Ishikawa tried and failed to assassinate the notorious Oda Nobunaga. He escaped, but later the same thing happened with Oda’s successor, Toyotomi Hideyoshi. The second time around, Ishikawa was captured and sentenced to death in 1594 by being boiled alive.
7. Sugitani Zenjubo
Sugitani Zenjubo is primarily remembered for his failure, which eventually led to an extremely unpleasant death. As part of the Koga Clan, he was tasked in 1570 by Rokkaku Yoshikata, head of the Rokkaku Clan, to kill his mortal enemy, the aforementioned Oda Nobunaga. Sugitani was chosen as the man to carry out the assassination as he was a skilled sniper, specialized in the use of the hinawa ju, a flintlock firearm used in Japan.
Sugitani traveled to Omi Province, where Nobunaga was located, and found a secluded spot on the Chigusa Road where he hid and waited for the lord or daimyo and his retinue to arrive. When they finally passed by him, the ninja took the shot, but his bullet hit Nobunaga’s collar-armor, leaving the daimyo unharmed. Sugitani had to flee the scene with his mission failed, and found refuge in a temple. However, a few years later, the people there betrayed him as they sought to curry favor with Oda Nobunaga who was steadily becoming the most powerful man in the country.
Nobunaga had a particularly gruesome punishment in store for the ninja. Sugitani was decapitated… slowly, by being buried up to his neck and having his head cut bit by bit by passers-by with dull bamboo blades.
6. Mochizuki Chiyome
Female ninjas are an interesting, but obscure topic. We know that they existed, based on the Bansenshukai, a 17th century book which contains most of the knowledge we have on ninjas, but information on specific people is hard to come by.
Female practitioners of ninjutsu were called kunoichi and they typically employed a different skill set compared to their male counterparts. They would rarely engage in open combat. Instead they were mainly used for espionage and surveillance by gaining access to places where men could not, such as getting hired as maids for their targets. Some would also rely on sex and seduction to obtain secrets.
Their arsenal was also slightly different, as kunoichi preferred smaller weapons which were easier to conceal, such as the tessen, or the Japanese war fan, and the neko-te, aka the “cat hands,” which were often dipped in poison.
As far as named kunoichi are concerned, we know of a few, but probably the most famous of all was Mochizuki Chiyome, even though her exploits are part fact, part legend. Allegedly, she was descended from a line of ninja, so when she was left in the care of Takeda Shingen, leader of the Takeda Clan, he tasked her with organizing for him a network of deadly kunoichi.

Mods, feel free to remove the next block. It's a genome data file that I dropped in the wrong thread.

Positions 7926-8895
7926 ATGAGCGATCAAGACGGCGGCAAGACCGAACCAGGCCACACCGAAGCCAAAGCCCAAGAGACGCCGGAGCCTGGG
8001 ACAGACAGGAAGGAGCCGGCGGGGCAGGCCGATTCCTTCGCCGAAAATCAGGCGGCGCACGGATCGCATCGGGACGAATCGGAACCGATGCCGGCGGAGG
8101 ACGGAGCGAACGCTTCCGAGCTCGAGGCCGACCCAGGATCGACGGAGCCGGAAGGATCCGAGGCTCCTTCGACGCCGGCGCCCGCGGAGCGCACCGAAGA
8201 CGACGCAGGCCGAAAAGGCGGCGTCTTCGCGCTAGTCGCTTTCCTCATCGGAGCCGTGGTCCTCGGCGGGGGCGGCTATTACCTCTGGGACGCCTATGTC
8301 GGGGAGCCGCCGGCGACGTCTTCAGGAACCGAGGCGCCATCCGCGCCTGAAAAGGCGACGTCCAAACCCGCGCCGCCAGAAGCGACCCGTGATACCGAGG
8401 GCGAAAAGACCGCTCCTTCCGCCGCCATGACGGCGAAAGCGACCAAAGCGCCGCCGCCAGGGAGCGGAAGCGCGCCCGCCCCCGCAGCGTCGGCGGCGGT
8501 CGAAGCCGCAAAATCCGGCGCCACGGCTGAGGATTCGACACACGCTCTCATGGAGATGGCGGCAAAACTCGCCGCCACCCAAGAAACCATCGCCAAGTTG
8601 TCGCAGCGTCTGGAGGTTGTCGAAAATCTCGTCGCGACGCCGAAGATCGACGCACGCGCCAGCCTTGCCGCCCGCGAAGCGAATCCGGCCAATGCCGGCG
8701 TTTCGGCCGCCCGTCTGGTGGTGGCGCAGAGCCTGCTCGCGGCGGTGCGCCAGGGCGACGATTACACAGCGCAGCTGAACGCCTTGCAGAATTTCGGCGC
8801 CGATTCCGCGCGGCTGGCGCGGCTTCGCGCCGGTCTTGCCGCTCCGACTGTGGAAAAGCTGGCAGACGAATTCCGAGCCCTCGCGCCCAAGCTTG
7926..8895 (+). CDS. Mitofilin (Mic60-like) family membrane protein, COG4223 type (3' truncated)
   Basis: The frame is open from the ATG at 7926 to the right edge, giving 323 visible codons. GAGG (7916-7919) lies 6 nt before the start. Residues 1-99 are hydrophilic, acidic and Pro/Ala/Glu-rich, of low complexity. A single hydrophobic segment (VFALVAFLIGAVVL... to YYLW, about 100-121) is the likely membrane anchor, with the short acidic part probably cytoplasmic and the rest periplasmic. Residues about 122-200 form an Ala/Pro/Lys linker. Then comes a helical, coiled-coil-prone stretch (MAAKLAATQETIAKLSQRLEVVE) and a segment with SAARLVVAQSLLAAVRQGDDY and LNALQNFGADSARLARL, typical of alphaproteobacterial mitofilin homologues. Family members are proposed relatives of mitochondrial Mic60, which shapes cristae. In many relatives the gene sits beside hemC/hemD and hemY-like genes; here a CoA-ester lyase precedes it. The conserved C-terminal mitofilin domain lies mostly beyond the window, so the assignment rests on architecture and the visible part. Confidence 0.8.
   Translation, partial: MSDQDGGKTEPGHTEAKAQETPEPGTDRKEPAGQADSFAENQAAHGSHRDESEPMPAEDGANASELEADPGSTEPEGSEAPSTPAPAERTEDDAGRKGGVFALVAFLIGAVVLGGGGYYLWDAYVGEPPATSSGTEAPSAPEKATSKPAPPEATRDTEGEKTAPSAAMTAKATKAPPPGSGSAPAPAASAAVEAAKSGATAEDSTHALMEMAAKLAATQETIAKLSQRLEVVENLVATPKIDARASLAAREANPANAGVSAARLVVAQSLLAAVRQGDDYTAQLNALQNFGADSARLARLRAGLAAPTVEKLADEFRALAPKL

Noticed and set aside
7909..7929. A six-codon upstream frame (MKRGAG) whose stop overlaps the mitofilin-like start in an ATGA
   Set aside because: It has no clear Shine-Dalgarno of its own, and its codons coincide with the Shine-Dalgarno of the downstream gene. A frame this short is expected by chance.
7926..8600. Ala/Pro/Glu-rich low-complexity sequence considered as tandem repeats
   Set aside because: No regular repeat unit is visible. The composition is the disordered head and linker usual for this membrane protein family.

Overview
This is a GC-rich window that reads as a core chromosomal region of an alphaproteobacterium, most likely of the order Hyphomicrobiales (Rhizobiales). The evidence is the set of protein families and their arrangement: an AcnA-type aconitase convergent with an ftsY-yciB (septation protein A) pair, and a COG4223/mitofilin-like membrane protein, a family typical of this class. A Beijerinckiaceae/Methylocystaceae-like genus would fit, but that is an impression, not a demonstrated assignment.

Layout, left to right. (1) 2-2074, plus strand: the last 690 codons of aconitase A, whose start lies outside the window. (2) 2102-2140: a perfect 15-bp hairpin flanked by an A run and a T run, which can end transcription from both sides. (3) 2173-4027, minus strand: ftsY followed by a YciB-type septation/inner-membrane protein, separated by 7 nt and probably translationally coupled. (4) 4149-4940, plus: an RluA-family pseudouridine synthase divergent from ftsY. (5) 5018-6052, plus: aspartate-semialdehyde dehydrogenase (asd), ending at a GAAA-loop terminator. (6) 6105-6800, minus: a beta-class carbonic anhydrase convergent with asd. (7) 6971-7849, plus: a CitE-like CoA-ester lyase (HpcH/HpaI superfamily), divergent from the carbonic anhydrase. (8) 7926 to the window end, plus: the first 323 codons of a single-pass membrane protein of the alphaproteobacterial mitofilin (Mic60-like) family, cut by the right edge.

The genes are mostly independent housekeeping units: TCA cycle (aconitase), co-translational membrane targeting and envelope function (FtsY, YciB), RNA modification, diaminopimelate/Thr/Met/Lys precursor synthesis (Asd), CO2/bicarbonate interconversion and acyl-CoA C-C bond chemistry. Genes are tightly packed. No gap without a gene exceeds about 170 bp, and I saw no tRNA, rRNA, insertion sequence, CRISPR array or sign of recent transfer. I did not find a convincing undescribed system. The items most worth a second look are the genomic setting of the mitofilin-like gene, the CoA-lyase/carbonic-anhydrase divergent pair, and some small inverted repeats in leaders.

Mochizuki recruited and trained hundreds of girls and young women, most of them orphans, prostitutes, and war victims, operating in a headquarters disguised as an orphanage. She seemingly disappeared from the historical record after the death of Takeda in 1573.
5. Fujibayashi Nagato
Fujibayashi Nagato might be one of the most significant ninjas in history, but we know almost nothing about his life. He lived during the late 16th century and was the leader of the Iga-ryu, which was one of the two main ninja schools alongside the Koga-ryu.
Fujibayashi and his men would often serve the Rokkaku Clan which held dominion over Omi Province. During the 1570s, this meant going up against a very powerful foe – Oda Nobunaga, again. Nobunaga eventually won that war and, once the Rokkaku Clan was no longer a serious threat, he decided to permanently deal with the ninja clans, as well. In 1579, he launched the Tensho Iga War when he sent his son, Oda Nobukatsu, into Iga Province, to pacify all the clans in the area. Nobukatsu failed, so in 1581, Nobunaga himself led a much larger army into battle and successfully brought the province under his control.
As far as Fujibayashi was concerned, he realized that his once-fearsome clan was gone, but he also understood that the very existence of the ninja was in peril if Nobunaga had his way. He decided that this knowledge needed to be written down for future generations. Eventually, it was his descendants who completed his work as the aforementioned Bansenshukai aka the Book of the Ninja which contained the philosophies, tactics, strategies, and weapons used in ninjutsu. Without it, it is possible that the ninjas would have been doomed to fade into complete obscurity.
4. The Sanada Ten Braves
The Sanada Ten Braves refers to a group of fearsome ninjas active during the late Sengoku Period, primarily in the service of a renowned samurai named Sanada Yukimura. In modern times, the Sanada Ten Braves have become a part of Japanese pop culture, being featured prominently in movies, video games, manga, and anime. There’s just one problem, though – the Sanada Ten Braves were fictional. They first made their appearance in a novel titled Sanada Sandaiki published during the Edo Period.